Extensive house flooding and damage
Flooding on two major city highways

Red Cross/Red Crescent action

The Belize Red Cross Society requested immediate assistance from the Regional Delegations in Santo Domingo and Guatemala. A five person Federation Regional Intervention Team (RIT) was despatched and arrived in Belize on 2 October. An American Red Cross team also reached Belize to provide support to the relief operation. Further joint assessment missions with these two teams and the BRCS have been underway to clarify the situation in the more remote areas.

Belize District

The Belize Red Cross has accepted the responsibility for co-ordinating all food distributions in Belize district and four remote and isolated villages in Orange Walk district. The BRCS will be involved in providing food and supplies for approximately 25 villages for periods ranging from 2 weeks to three months as the flood subsides. The following has been achieved:

  • Food distribution to 8 communities in Belize River valley was carried out with the assistance of Federation delegates.
  • The BRCS president, accompanied by national executive committee (NEC) members and Federation delegates visited Crooked Tree area. Approximately 1,000 residents’ houses have been completely flooded, leaving them isolated. This community will need distributions of food and water as soon as possible, together with medical and psycho social support..
  • The Federation water and sanitation delegate, together with the BRCS and MSF representatives, visited Belize River communities with the Ministry of Health team on 10 October.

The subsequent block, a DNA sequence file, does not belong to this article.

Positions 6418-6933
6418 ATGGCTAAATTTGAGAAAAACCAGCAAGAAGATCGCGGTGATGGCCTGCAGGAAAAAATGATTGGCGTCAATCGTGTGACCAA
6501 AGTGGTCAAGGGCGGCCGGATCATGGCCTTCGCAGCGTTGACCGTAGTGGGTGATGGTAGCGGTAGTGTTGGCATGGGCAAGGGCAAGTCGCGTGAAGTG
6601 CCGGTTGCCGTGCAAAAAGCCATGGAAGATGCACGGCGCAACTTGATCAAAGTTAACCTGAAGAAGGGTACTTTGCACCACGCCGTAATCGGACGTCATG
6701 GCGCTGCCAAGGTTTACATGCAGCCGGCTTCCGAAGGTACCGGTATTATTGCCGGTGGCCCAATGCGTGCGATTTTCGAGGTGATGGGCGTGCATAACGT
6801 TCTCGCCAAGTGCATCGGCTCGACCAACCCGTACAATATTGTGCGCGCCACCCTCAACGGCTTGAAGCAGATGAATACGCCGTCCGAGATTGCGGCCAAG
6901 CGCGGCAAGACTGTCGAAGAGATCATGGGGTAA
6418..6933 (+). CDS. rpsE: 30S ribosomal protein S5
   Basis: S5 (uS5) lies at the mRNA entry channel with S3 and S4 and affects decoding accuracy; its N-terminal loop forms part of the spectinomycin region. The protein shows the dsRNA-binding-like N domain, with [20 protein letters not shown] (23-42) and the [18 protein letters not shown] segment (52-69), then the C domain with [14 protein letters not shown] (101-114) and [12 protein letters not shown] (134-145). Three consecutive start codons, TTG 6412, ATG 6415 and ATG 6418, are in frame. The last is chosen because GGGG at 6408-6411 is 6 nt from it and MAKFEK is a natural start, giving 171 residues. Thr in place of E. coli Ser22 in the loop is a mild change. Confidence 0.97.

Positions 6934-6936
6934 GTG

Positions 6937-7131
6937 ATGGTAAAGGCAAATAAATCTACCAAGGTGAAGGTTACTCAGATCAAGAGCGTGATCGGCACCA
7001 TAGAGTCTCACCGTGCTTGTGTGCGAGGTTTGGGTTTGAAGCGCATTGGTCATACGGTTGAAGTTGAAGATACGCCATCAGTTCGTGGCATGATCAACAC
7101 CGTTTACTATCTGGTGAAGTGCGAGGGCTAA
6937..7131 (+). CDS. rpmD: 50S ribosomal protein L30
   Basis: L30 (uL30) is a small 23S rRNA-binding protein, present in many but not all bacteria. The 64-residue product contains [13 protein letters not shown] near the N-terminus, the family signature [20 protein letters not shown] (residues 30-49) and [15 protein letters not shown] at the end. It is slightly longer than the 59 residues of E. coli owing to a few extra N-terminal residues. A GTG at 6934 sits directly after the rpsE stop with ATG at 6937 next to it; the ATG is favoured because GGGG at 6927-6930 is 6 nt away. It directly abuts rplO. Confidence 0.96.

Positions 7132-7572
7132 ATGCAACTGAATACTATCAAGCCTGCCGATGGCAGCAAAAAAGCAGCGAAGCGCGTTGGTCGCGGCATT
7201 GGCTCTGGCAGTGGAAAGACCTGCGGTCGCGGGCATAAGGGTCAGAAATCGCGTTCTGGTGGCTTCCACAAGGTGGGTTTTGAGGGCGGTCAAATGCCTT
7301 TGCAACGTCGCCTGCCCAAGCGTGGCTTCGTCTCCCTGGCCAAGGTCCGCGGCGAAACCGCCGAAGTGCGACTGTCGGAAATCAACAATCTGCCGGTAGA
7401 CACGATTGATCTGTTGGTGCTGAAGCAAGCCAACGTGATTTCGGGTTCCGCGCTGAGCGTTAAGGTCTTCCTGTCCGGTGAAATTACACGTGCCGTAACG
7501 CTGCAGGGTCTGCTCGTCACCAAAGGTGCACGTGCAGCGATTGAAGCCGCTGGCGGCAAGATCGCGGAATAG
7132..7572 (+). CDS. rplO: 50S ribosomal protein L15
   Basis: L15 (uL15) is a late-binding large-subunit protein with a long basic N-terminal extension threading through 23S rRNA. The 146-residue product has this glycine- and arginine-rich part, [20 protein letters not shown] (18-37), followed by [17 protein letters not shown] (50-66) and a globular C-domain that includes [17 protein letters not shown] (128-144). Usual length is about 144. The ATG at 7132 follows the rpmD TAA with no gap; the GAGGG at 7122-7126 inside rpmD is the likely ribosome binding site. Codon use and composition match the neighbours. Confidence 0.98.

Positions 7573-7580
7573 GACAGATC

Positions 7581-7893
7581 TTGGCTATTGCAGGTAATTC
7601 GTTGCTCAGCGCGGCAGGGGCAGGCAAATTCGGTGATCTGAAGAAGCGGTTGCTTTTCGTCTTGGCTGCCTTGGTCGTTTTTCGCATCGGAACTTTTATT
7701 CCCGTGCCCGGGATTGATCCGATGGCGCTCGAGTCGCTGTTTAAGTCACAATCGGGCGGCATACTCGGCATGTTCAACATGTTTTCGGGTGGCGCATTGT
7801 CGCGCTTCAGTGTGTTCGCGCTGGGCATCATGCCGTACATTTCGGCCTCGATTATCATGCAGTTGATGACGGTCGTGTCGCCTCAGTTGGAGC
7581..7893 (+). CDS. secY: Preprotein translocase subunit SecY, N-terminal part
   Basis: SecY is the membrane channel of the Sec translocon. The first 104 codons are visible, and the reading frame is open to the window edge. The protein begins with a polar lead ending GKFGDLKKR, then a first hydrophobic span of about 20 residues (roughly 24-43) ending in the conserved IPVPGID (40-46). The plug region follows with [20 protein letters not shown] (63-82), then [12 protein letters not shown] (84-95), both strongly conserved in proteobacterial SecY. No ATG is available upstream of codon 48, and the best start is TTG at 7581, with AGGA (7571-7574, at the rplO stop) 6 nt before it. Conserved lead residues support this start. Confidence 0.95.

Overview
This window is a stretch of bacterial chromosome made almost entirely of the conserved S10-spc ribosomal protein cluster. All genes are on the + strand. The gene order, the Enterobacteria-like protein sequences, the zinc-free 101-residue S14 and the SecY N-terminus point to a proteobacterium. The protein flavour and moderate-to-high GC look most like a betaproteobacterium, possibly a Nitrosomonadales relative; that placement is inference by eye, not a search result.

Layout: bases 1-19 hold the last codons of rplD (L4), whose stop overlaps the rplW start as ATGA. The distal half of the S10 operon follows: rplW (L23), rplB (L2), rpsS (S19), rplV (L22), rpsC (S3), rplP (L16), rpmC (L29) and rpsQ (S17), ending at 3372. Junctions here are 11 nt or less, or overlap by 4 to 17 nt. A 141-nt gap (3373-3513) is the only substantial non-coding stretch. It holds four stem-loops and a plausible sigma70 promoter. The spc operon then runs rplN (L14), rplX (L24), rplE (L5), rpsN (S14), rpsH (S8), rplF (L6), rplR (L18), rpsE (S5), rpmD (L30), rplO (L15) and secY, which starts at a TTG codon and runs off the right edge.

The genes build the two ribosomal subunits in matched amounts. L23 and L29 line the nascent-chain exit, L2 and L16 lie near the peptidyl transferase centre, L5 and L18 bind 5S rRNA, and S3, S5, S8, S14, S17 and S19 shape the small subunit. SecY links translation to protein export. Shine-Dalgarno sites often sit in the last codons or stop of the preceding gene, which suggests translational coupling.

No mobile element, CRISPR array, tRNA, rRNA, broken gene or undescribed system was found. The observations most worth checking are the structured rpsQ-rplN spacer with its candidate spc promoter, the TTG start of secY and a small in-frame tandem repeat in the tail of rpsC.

Orange Walk
  • Orange Walk branch is distributing food to Rio Hondo communities and providing support to evacuees in homes and shelters in Orange Walk.
  • The BRCS headquarters is providing support to the branch for procurement and distribution.
  • Federation delegates visited the Corazal area on the lower Rio Hondo. Reports state that rains continue and the situation is deteriorating.
  • The Orange Walk branch of the BRCS is providing support to evacuees and to communities of Guinea Grass and Santa Marta. Packing of relief supplies and distribution have continued throughout the week. Volunteers have also come forward from the boy scouts. Reports indicate an almost total crop loss in Mennonite communities in Blue Creek and that farmers are beginning to slaughter cattle. These communities have indicated that they will need preferential loans once the flooding has subsided.
  • The Deputy Prime Minister, NEMO and the BRCS/Federation/American Red Cross team made a temporary assessment of the situation and the needs in the evacuated village of Douglas and in the isolated villages San Antonio, San Roman and Santa Cruz along the Rio Hondo.
  • Douglas is reported to have been totally evacuated and families are housed in neighbouring communities. Access to Douglas from the edge of the town is by boat only.
  • Access to San Antonio, San Roman and Santa Cruz is by wooden boats with outboards since the road is flooded. San Antonio bridge is completely submerged.